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KC Checkup: Four Questions For Broderick Crawford

Alex Smith

Health rankings published in recent years have made it clear that there’s a lot of work to do in Wyandotte County, Kansas, which has some of the worst health outcomes in the state, according to the Robert Wood Johnson Foundation.

But the data has also inspired many community groups, including churches, to work together to makes some changes.

Among the leaders in this effort is Broderick Crawford, community health director for the NBC Community Development Corporation, an outreach arm of the New Bethel Church in Kansas City, Kansas.

He recently spoke about his projects and the church’s role in improving health in Wyandotte County.

Crawford: I am indeed an original ‘Dotte,’ and when I was younger, it was a very vibrant, a very community-oriented neighborhoods. And when I say ‘neighborhoods,’ there were multiple neighborhoods that made up this community. There were kids that lived four or five, six blocks from me that we were always involved with. One of the projects I’m currently working on is the Jersey Creek Trail, and at that time, there were any number of 15 to 20 kids that would be riding up and down that trail. There would be multiple kids playing basketball. There would be multiple kids in the park on a day-to-day basis. And so when I was a youth, this community had value. When I was a youth, being part of this community meant something in a positive way. And so one of the things that’s very important to me is improving the health of this community to restore it to the level of dignity that it once had.

New Bethel is mostly an African American church. How well do – in general – do you see public health programs in Kansas City, Kansas serving the needs of African American people?

Not very well at all, because we know that when you go to the safety net clinics that currently exist in the Wyandotte County area, there’s a very small percentage of their patient population that’s African American. So with the large number – with there being 25 percent African American, 25 percent Latino in the Wyandotte County area – they currently aren’t going – African Americans aren’t [going] to the safety net clinics. They currently aren’t going to primary care doctors. So what’s happening? What’s occurring is the majority of them are not addressing their health, and they’re going to the emergency room when it becomes a crisis. And so we have individuals who are doing crisis healthcare versus prevention and managing their healthcare. And so what I’m hoping to do with the community health organization is to change the paradigm – to move the needle from individuals being unhealthy to individuals recognizing and appreciating the importance of being healthy.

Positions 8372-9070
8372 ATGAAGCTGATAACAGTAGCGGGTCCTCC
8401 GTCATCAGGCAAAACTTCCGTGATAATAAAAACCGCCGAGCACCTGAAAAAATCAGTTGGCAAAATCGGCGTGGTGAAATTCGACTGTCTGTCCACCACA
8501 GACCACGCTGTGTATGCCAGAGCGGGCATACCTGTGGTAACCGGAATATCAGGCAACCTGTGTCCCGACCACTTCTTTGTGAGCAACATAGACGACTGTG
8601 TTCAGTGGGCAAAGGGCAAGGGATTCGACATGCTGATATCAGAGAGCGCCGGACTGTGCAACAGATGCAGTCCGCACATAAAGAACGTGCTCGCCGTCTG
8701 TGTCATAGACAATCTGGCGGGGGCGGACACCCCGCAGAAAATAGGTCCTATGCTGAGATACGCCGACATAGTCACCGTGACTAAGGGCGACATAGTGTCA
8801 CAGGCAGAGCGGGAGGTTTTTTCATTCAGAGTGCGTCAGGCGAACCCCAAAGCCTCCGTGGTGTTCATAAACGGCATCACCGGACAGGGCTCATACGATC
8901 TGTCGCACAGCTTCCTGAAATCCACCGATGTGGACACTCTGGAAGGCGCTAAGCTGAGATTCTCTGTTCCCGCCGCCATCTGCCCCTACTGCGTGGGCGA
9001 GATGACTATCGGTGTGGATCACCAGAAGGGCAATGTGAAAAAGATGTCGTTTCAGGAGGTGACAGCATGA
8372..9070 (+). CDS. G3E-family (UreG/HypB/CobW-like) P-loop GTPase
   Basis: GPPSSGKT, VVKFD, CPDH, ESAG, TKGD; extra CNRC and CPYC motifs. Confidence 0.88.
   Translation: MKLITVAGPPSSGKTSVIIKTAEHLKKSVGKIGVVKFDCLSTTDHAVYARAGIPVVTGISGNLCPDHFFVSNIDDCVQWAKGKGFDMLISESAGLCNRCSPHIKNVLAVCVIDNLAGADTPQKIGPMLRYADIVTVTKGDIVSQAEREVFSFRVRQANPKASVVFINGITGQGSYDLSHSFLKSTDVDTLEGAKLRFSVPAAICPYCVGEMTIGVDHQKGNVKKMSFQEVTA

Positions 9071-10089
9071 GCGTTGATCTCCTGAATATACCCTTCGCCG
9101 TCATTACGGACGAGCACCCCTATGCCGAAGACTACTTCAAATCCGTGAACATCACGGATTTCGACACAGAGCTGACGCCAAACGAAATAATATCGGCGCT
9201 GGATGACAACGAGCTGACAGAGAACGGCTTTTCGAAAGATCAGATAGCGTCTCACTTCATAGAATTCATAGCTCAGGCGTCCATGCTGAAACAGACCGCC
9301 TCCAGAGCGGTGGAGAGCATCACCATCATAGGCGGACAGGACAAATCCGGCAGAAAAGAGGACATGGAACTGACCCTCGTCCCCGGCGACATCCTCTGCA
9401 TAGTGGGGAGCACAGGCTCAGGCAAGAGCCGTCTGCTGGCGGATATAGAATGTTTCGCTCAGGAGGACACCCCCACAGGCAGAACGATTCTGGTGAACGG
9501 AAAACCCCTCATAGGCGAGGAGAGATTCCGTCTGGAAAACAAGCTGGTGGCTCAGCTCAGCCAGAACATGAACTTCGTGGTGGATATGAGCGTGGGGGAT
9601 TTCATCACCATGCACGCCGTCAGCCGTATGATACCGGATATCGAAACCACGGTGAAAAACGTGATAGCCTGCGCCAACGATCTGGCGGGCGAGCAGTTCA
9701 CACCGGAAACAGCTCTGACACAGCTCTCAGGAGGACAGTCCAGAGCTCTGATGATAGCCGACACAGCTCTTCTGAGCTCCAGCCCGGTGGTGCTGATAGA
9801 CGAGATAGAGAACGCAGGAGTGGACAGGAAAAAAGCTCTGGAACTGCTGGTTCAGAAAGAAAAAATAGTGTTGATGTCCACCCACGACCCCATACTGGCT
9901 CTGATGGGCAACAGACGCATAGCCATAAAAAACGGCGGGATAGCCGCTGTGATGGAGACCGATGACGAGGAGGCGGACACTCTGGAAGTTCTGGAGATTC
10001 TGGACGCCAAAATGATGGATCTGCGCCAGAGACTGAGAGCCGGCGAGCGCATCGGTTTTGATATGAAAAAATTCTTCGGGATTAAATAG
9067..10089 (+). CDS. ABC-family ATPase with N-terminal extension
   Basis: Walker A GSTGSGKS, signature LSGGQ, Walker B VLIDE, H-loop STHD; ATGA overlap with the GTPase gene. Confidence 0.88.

What do health programs need to do differently in the way they engage with African Americans?

So we have to meet the people where they are. I’ll use the example of funerals. Most times when we have funerals in our churches, we serve repast for the families afterwards. Well, what are we serving those families? Most often, it’s those types of foods that have literally contributed to why that person is deceased. So what I’ve tried to do is to give them options. So instead of just having fried chicken, why don’t we have baked and broiled chicken? And what I have learned: that when we provide baked and broiled chicken, that is what is consumed first. So out people will make healthier choices when they have those options. If all they’ll going to get is fried chicken, then they’ve going to eat it. But if we give them other options, most often they will choose the healthier choices.

Now health isn’t necessarily something people have traditionally heard in their churches. How do congregants respond to health messages coming from their religious organization?

One of the things that we find very important – particularly in African American churches – is the role and the influence of the pastor. So, as the pastor goes, so goes the congregation. If the pastor says that I’m going to be the first one in line to get my blood pressure taken, if the pastor says I’m going to be the first one in line to get the prostate cancer exam, if the pastor says I’m going to be the first one in line to get weighed – so, as the pastor leads, the people will follow. So I challenge the pastors of our community to identify themselves as ‘healthy pastors’ versus just ‘pastors,’ because when they become healthy, their congregations become healthy.

What do imagine as a best-case future scenario for KCK?

Well, the one thing that I do not want to see the next time these numbers come out is that Wyandotte County is one of the most unhealthiest counties in the state of Kansas. I think we have the opportunity to move the needle where Wyandotte County becomes more healthy. And I’ve often said: if we do our job well, I don’t have to worry about the civic leaders, because the governors and the senators and the congressmen will come knocking on our door wanting to know what we’re doing because why? A healthier community is a more vibrant community. When that community is more vibrant, crime is down. When that community is more healthy, things like domestic violence goes down. When the community is more healthy, there’s more opportunity for employment. So addressing health, I believe, is the foundation of increasing all those things that bring down a community.

Alex Smith is a reporter for KCUR, a partner in the Heartland Health Monitor team.

As a health care reporter, I aim to empower my audience to take steps to improve health care and make informed decisions as consumers and voters. I tell human stories augmented with research and data to explain how our health care system works and sometimes fails us. Email me at alexs@kcur.org.
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